Libraries of BYU, BYU Law, Salt Lake Community College, UVU, USU, and U of U
BYU Bookstore (sold out)
Sam Weller's Zion Bookstore (SLC)
Benchmark Books (SLC)

Brad Carmack is in his last year of the JD/MPA program at BYU. He majored in Biology, performed clerk assignments for Justice Joel Horton of the Idaho Supreme Court, and is currently a teacher’s assistant for Human Resources Law and Bioethics. Brad also regularly participates in USGA [Understanding Same Gender Attraction], an unsponsored BYU student talk group. 


  1. Brad -

    I got your comment on my blog; I'll need to read your book (I'll make time tonight... who sleeps anyway?) before I consider posting it for my readers.

    As far as publishing on controversial topics to the world in a short period of time, I have a huge testimony of the editing process and its importance. I'll try to give you as much feedback as possible as soon as I can.

  2. Brad:

    This is Mormon Guy, from

    I read your book. And cried. The pain, anger, and hatred that you've channeled from hundreds and thousands of my brothers and sisters makes my insides twist.

    You've done your homework. You know the references that all of us (we being those who live with same-sex attraction) have read and memorized, and the pamphlets we've kept on our bookshelves. You've found the same psychological and biological studies, even attended the same lectures and read from the same online blogs. Your background in a JD program shows through as you clearly show each piece of referenced evidence in the case.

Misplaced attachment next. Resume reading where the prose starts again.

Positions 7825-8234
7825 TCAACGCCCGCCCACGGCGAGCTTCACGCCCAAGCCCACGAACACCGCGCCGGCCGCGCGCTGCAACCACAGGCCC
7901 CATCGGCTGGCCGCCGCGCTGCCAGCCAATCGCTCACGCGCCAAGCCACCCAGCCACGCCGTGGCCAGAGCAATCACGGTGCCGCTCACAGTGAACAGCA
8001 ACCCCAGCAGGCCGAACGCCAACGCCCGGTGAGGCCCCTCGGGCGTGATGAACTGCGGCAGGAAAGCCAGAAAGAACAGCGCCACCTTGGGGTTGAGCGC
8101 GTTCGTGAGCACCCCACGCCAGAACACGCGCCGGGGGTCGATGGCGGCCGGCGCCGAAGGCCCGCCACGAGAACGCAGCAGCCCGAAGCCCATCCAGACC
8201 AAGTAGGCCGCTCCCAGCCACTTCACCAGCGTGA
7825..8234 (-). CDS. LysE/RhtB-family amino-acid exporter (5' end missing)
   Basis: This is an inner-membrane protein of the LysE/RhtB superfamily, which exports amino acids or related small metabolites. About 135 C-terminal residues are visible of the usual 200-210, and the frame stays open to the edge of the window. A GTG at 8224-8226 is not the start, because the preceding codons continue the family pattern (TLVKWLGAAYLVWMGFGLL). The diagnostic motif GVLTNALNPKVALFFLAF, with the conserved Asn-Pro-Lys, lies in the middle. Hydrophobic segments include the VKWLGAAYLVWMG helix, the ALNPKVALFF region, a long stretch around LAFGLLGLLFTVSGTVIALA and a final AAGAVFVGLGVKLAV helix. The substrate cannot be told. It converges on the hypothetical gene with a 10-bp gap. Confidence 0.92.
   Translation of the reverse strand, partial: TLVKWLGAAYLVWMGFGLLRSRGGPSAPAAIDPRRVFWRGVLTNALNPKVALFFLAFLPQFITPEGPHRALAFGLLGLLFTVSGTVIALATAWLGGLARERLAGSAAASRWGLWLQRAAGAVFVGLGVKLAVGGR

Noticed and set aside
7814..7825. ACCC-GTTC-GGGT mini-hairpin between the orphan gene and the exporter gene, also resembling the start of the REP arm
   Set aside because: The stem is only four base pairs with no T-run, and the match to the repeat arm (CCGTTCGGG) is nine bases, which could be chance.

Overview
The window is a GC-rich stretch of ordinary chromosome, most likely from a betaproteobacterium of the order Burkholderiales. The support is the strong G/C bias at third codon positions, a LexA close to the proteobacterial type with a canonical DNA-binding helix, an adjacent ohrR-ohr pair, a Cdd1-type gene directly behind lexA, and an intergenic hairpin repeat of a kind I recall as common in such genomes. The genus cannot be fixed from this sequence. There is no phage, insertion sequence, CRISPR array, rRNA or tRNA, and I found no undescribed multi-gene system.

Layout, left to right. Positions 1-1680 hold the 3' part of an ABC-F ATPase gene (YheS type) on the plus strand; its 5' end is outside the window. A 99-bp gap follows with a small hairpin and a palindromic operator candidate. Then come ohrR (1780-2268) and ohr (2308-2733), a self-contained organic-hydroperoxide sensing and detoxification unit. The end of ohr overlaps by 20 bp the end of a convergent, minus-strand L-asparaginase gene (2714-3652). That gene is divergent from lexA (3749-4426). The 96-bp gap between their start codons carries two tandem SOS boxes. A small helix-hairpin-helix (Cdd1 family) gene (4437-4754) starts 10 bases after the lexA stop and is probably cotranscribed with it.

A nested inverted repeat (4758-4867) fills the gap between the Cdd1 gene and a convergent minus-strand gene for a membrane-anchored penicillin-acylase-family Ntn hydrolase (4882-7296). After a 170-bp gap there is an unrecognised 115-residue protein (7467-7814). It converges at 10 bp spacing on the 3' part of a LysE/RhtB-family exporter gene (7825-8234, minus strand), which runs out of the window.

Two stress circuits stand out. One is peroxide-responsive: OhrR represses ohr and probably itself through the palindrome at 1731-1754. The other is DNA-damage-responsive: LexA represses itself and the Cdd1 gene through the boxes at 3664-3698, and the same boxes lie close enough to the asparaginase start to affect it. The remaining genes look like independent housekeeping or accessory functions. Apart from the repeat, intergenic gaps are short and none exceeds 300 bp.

I can see the passion in your writing. The righteous indignation behind the power in condemnation of those who have written or said assuming or arrogant things against us. The sleepless nights in reading page after page of study and press conference and archived talks and letters.

    And yet, ultimately, from my perspective as a Mormon who has lived with this all my life, being totally and completely truthful, your book is the most depressing composition I've read since I was 16 and almost killed myself because of SSA. From your introduction and summary, I was expecting an equally balanced outline of the issues currently at hand, along with doctrinal clarifications of each at the end. Instead, I found page after page of evidences that living in the Church, being attracted to other men, and being happy is impossible. Your entire book claims that I can't be happy by living the principles of the gospel, just because I'm attracted to men - that right now I am living a lie and have only three honest options (1) kill myself, (2) be promiscuous, (3) live in a monogamous gay relationship.

    Part of me wants to lash out in anger - to wonder how you could have the audacity to take this position when you don't understand what it's like to be one of us. To try to dash the hopes of tens of thousands of young men and women who truthfully and honestly believe that God will fulfill His promises to them - to live happy and fulfilled lives - in this life. Your book claims that accusations against us - saying that our condition is inherently damning - is what causes depression and suicide. By compiling all of your evidences and stories of hatred, anger, and suicide, that is what you have done.

    But most of me can see, somewhere behind your bitter sarcasm and fierce anger, a brother who is in pain... and just wants to be understood.

    I don't know you, Brad. We've never met. I probably don't even know anyone who knows you. But know that I care about you, and that love really does exist in the hearts of members of the Church. Yes, we aren't perfect, but together we grow... and together we come closer to Christ.